The January 2011 Protests

By starting the protest on the national Police Day, the Egyptian people clearly expressed their criticism and contempt for the police forces. For many Egyptians, joining in the protest and protesting against the police was as much in opposition of the police and its abuses of civilians as it later became in opposition to the Mubarak regime responsible for police deviance. In particular, people protested against Minister of Interior Habib al-Adli, whose ministry had been responsible for countless citizens’ abuses over fourteen years.25 Thousands participated in the march toward Tahrir Square, encouraged by activists who appealed to all segments of the population.

In districts such as Bulaq al-Dakrur in the poorer Giza governorate where people had suffered for many years from police abuses and heavy unemployment, locals were quickly convinced to join in.26 Egyptians from different backgrounds and classes were so united once they were in Tahrir Square, they outnumbered the police, which desperately attempted, with water cannons and tear gas, to stop the distraught crowd from reaching the parliament building. As Lesch puts it, “A protest seeking limited reforms swiftly transformed into a revolutionary uprising. In three days, people were calling not only to end police brutality and remove the minister of interior, but also for President Hosni Mubarak to leave.”27

During the protest in Tahrir Square, tensions between the police and the people escalated. Following the interior minister’s warning to the demonstrators to cease their protests, a large part of the protesters were violently dispersed overnight by police forces. Yet, protesters gathered again in the square to denounce the government and voice their demands. As the head of the Egyptian Organization for Human Rights, Hafez Abu Saeda, declared months prior to the protest, “The humiliation of the simple citizen has become so widespread that the people are fed up.”28 If there is but one positive outcome of police abuses, it is that it united many individuals under a unique banner: the removal of Mubarak and his regime of brutality.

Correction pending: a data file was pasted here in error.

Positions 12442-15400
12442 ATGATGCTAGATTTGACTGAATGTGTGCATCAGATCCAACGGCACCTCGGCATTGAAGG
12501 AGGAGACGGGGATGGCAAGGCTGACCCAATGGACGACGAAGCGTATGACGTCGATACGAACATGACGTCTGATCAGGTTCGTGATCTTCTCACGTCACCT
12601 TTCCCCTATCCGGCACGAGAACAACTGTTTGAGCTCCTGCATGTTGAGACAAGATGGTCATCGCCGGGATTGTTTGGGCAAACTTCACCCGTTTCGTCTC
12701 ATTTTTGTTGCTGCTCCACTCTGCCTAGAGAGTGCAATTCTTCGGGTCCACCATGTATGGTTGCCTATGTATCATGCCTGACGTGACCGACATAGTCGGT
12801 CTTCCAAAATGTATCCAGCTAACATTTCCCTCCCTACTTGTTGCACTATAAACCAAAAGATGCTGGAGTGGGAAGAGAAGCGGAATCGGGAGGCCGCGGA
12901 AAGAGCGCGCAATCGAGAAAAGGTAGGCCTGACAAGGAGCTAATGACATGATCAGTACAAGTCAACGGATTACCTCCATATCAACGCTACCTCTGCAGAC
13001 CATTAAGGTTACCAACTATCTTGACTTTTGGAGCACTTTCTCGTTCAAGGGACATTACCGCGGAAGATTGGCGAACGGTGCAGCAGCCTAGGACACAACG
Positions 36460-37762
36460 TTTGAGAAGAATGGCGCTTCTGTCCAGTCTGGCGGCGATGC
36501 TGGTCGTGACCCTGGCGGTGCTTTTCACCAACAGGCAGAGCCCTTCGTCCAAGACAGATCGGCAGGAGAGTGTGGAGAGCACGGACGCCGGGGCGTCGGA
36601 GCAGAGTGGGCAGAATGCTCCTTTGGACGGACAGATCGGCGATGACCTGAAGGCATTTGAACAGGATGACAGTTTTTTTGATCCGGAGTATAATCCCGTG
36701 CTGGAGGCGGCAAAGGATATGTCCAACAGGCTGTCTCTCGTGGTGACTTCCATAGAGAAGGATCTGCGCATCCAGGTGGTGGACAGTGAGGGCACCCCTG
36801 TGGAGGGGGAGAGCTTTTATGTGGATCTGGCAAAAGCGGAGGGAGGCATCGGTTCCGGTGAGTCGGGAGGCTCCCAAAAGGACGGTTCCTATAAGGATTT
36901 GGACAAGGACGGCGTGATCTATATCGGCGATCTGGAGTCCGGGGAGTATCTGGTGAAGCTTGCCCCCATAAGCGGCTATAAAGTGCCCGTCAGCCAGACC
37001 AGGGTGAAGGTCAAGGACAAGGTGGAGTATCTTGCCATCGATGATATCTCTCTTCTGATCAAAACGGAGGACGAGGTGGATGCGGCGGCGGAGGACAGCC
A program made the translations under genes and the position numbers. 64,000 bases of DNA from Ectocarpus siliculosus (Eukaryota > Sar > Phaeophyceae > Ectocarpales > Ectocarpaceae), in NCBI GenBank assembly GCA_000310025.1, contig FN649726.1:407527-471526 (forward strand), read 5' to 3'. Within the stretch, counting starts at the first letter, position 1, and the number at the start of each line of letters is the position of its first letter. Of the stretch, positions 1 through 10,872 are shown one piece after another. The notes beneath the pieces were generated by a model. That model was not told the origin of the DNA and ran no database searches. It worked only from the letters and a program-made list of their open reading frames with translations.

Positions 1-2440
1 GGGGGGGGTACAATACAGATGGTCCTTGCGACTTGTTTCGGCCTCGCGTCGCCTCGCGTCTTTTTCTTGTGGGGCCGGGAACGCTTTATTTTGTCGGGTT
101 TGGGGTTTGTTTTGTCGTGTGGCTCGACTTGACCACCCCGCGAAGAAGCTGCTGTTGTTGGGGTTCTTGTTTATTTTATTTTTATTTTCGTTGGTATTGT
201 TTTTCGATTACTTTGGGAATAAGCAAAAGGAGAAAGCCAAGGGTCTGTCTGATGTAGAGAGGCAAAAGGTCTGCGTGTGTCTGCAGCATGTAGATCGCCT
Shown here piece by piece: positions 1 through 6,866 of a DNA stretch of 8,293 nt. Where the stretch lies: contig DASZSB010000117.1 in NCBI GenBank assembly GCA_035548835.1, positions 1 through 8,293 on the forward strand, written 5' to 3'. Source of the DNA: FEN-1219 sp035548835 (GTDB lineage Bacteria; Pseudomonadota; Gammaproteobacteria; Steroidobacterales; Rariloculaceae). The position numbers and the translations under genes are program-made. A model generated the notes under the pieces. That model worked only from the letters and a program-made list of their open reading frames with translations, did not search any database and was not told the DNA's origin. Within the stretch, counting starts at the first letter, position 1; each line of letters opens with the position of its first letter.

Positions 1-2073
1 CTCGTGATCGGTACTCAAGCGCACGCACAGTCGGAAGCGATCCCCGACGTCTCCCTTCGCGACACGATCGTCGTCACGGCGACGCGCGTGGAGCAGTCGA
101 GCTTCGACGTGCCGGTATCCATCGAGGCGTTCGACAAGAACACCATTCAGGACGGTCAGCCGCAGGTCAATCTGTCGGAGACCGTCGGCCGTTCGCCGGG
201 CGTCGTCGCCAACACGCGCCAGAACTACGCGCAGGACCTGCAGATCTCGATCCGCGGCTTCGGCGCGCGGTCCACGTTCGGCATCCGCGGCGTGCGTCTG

The police also became a target. The January protests caused the majority of the police to be gathered in the protest areas, which left police stations with fewer personnel than usual. Residents of districts where abuses of police powers had been particularly harsh over the years took that opportunity to express their discontent. Ismail reports that “in the first days of the uprising, 99 police stations were burned down and many detention cells were opened and detainees let out.”29 These attacks on police stations were met with mixed feelings. On the one hand, many were appalled by the attacks and saw them as added lawlessness, while others viewed the measures as necessary to keep the protests unfettered by police forces.30